NHS information strategy: cash incentives are key to success

NHS informatics leaders believe US-style health sector financial incentives could drive new NHS information strategy

The NHS information strategy will be driven by financial incentives, possibly similar to those introduced by US President Obama, Dr Paul Altmann, chief clinical information officer at Oxford university hospitals NHS trust, told Guardian Government Computing at the Westminster Health Forum.

“In America one of the things that Obama has done very well is to develop this concept of meaningful use,” he said. “So all healthcare organisations are told that they need to work towards electronic-centred information over three to four years.

“If they do so much in year one then they get a significant amount of money. In year two they get a little bit less, and in year three they get less. If they haven’t achieved it in year four, then they start being penalised.

“Perhaps we need to develop similar incentive processes.”

Altmann said that GPs have been very effectively incentivised by financial payments. “Sadly, you have to give people incentives. You can’t rely just on their desire to improve outcomes,” he added.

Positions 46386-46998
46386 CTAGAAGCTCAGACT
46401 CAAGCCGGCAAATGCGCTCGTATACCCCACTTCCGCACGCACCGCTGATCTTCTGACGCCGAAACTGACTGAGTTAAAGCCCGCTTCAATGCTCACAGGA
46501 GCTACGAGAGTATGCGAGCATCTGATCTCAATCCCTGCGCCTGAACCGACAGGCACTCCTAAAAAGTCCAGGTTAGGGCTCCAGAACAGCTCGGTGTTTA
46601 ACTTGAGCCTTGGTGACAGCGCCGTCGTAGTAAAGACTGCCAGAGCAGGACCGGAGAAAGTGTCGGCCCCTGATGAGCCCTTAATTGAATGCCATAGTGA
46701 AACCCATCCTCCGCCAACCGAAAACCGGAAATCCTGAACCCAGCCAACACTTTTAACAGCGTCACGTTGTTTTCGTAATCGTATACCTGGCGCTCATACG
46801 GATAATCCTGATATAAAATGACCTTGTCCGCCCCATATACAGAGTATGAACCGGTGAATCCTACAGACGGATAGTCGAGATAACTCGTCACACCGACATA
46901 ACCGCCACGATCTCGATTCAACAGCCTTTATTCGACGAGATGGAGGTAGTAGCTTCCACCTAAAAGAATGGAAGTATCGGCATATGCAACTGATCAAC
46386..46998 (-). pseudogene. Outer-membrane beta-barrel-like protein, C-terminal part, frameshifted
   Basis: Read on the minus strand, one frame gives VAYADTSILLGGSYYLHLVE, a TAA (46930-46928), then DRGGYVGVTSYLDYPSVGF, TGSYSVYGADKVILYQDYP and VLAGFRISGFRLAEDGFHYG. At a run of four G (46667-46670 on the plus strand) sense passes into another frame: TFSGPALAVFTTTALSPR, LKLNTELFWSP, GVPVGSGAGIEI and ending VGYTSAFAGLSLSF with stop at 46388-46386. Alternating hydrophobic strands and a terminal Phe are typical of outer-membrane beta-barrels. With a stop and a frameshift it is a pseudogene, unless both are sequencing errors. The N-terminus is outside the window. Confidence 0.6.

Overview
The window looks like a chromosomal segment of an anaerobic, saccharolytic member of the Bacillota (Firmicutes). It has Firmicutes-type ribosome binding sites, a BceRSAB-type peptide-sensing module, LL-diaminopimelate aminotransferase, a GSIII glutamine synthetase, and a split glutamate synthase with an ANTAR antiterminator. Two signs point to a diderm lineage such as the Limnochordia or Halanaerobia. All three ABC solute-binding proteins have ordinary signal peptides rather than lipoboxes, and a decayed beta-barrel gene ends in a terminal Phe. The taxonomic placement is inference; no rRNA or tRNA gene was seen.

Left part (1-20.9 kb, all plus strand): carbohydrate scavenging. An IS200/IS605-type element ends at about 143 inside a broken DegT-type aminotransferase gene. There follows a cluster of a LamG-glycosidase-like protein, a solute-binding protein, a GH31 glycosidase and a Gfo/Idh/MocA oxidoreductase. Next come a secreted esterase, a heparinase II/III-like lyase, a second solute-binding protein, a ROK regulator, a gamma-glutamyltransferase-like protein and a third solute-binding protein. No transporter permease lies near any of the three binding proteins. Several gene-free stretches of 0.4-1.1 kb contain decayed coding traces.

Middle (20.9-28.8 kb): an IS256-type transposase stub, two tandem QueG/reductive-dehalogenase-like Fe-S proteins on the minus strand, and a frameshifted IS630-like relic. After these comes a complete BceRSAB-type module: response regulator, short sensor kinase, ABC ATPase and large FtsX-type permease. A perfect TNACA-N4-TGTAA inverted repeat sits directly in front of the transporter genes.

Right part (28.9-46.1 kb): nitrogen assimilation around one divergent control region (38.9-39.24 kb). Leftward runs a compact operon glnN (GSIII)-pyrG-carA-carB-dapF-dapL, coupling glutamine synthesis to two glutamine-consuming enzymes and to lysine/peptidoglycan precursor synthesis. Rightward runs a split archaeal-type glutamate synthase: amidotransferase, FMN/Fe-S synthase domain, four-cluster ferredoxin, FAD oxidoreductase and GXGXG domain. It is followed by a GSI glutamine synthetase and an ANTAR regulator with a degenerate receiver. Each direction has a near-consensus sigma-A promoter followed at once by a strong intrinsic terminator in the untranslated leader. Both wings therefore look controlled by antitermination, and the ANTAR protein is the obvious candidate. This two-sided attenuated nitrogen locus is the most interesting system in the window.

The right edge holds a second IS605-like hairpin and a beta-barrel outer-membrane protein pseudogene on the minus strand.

Asked whether the strategy needed sanctions and rewards to incentivise change, Dr Charles Gutteridge, the Department of Health’s national clinical director for informatics, said: “I think it is clear now from the experience in the US that careful application of sanctions and rewards does make a difference to the adoption of such systems.”

Gutteridge echoed Altmann’s views on IT implementation in general practice: “If we look historically at what happened in GP computing, there were very strong business rewards – not necessarily a handout from government – for running your GP practice economically.

“This drove the adoption of systems in general practice which did not happen in the hospital service.”

The 10-year strategy, The power of information: putting all of us in control of the health and care information we need, promises a capital fund set up by the Department of Health. Initially it will run from next year until 2015. The details of how this can be best made to work will be developed by the department over the summer and autumn.

According to the strategy, the intention is that NHS organisations that have not implemented patient administration systems through the National Programme for IT will receive capital funding.

This article is published by Guardian Professional. For weekly updates on news, debate and best practice on public sector IT, join the Guardian Government Computing network here.

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